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Low-income and uninsured women receiving treatment for breast and cervical cancer may no longer face limits on how long they receive treatment.
State Sen. Toni Atkins this week introduced legislation that would remove caps on the state’s Breast and Cervical Cancer Treatment Program, which serves eligible, low-income patients. The program caps treatment for breast cancer at 18 months and treatment for cervical cancer at 24 months. SB 945 would remove those caps and allow the program to continue treatment for as long as medically necessary.
“Cancer does not affect everyone the same way,” the Democrat said in a statement. “Treatment time can vary dramatically from patient to patient. There is no good reason to stop providing care while someone is still in need of it.”
Limited access to care and time limits have been among the barriers to breast cancer care in California, according to a 2017 report by the UCLA Center for Health Policy Research. The report also noted “the marked disparities in treatment” for patients across the state, largely due to economic and cultural differences and unequal access to care.
The report also found that women covered by private insurers had the best survival rates compared to those enrolled in public programs and the uninsured.
Atkins also introduced a bill this week that would require hotels and motels to train their employees to recognize the signs of human trafficking and report those signs to law enforcement.
“We know that when people can spot the telltale signs of human trafficking, we get results. We’ve seen it on airplanes and in ride-sharing services,” Atkins said in a statement. “These crimes often play out in hotels and motels. If we can mobilize workers in the lodging industry, we can save untold numbers of vulnerable women and girls from slavery and long-lasting trauma.”
San Diego is on the FBI’s list of top cities for sex trafficking.
The California Senate unanimously approved Thursday AB 403, which would extend whistleblower protections to legislative employees who want to report harassment and other illegal activity.
California Senate Republican Leader Patricia Bates, who represents portions of Orange and San Diego counties, voted in favor of the bill first introduced by Republican Assemblywoman Melissa Melendez of Lake Elsinore.
“No one should ever have to sacrifice their livelihoods for courageously reporting sexual harassment and other wrongdoing, and I hope this bill will be signed into law this year,” Bates said in a statement.
The decision comes after a series of harassment allegations have roiled the Capitol in recent months.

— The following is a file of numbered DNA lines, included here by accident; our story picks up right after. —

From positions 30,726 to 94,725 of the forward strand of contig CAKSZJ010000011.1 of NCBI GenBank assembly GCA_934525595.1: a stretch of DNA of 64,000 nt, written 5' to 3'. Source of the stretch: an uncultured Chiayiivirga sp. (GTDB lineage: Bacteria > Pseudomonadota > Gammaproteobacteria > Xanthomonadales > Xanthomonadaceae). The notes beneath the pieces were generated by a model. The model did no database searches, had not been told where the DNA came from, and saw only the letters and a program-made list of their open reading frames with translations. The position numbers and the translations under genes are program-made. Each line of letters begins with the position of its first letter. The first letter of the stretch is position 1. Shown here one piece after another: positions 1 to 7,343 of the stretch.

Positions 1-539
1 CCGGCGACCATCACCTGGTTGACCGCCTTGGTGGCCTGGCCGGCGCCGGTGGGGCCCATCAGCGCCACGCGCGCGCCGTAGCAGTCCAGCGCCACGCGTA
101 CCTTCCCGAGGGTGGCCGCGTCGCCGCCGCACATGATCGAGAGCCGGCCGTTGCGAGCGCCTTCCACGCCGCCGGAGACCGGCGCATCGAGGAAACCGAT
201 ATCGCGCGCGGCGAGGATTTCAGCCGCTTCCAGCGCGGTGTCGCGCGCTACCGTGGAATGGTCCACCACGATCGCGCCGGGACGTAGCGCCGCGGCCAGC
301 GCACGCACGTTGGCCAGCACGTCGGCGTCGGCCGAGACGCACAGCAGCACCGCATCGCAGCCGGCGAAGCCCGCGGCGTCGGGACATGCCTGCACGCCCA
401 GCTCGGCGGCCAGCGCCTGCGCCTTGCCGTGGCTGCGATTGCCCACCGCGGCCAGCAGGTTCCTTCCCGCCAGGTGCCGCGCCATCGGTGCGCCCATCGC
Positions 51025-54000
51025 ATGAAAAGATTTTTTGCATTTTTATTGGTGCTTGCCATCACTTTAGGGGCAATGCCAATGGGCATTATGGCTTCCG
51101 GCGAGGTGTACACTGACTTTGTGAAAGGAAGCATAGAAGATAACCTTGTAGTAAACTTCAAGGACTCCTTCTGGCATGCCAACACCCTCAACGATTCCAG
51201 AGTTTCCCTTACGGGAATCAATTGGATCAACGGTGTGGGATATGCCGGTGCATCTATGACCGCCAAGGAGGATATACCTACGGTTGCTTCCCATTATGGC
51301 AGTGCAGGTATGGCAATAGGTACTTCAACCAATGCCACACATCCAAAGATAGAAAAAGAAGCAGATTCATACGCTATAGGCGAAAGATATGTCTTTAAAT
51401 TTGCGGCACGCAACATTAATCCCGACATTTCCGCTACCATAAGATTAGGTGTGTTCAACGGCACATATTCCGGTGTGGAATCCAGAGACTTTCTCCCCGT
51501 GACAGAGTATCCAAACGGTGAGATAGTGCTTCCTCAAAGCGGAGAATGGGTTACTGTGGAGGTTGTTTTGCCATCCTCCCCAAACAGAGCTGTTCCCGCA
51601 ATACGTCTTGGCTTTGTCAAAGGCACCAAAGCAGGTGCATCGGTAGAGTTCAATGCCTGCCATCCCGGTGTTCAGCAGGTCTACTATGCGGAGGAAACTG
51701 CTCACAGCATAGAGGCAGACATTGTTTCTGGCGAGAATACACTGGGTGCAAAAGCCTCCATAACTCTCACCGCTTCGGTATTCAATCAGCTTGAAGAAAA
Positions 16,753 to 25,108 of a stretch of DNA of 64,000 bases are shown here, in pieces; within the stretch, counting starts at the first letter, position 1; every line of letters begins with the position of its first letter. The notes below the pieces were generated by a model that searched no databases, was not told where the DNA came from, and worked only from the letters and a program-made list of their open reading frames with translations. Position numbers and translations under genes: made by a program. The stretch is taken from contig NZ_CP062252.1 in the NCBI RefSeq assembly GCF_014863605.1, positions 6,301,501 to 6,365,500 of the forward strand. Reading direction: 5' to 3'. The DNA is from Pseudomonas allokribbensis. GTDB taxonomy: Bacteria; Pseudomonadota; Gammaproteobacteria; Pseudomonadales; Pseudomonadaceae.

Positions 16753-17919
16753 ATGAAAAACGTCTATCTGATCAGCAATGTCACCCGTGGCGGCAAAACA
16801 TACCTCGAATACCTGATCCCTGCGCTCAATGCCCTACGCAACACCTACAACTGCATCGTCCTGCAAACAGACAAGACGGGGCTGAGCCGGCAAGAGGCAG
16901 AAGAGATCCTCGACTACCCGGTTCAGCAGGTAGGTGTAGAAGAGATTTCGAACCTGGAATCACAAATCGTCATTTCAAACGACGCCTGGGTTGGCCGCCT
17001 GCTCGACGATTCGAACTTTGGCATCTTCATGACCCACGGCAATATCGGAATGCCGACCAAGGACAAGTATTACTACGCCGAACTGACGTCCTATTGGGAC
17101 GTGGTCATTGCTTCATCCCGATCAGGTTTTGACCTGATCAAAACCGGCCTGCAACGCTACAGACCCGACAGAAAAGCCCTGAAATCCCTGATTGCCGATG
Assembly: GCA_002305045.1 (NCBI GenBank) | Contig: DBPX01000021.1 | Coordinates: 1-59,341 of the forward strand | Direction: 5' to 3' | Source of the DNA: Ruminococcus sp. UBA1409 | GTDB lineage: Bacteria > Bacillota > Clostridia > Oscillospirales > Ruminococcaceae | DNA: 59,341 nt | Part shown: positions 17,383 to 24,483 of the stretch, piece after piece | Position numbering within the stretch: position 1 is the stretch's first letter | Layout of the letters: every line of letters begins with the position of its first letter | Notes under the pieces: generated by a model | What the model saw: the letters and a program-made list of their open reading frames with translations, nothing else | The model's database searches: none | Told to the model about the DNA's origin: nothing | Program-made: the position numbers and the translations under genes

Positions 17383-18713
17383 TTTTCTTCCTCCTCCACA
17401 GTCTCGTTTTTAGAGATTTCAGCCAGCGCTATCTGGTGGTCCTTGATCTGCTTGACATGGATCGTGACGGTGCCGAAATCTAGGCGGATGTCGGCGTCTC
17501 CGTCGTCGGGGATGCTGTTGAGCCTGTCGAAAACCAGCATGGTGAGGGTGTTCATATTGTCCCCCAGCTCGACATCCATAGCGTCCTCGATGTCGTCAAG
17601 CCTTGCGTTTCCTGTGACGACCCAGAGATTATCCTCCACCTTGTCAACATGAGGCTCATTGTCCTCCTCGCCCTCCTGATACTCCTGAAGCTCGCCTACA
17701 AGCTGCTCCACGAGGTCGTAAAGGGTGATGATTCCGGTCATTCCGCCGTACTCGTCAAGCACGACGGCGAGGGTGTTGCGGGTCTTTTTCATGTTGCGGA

The Assembly is scheduled to take a final vote on the bill Monday.
Bates also hosted a discussion about the state’s housing crisis in Carlsbad on Jan. 26.
Residents, realtors and housing experts were among those who gathered to talk about the effects of the housing crisis on residents as well as how to improve affordability.
Bates said she plans to use the feedback and ideas toward developing some legislative solutions.
California’s Democratic candidates for governor will debate in San Diego on Feb. 22. Lt. Gov. Gavin Newsom, former Los Angeles Mayor Antonio Villaraigosa, former Superintendent of Public Instruction Delaine Eastin, and State Treasurer John Chiang are scheduled to appear.
The debate kicks off the California Democratic Party Convention, which runs Feb. 23-25 at the Convention Center. Party delegates will vote on endorsing candidates in the governor’s race.
The California Republican Party is expected to hold its convention May 4-6, also in San Diego.
• Drought looms as state’s weather turns dry again.(Sacramento Bee)
• A look at the country’s biggest farmer in California’s Central Valley. (The California Sunday Magazine)
• Insurance claims from last year’s wildfires have reached nearly $12 billion, the most expensive series of wildfires in state history. (Associated Press)
• San Diego State picks its first woman, Adela de la Torre, a Latina scholar, as president. (San Diego Union-Tribune)
• Cal State leaders say another tuition increase is possible. (Los Angeles Times)
• Could Sen. Kamala Harris and Los Angeles Mayor Eric Garcetti face off in 2020? If so, California Democrats face a dilemma that could reverberate nationwide. (Politico)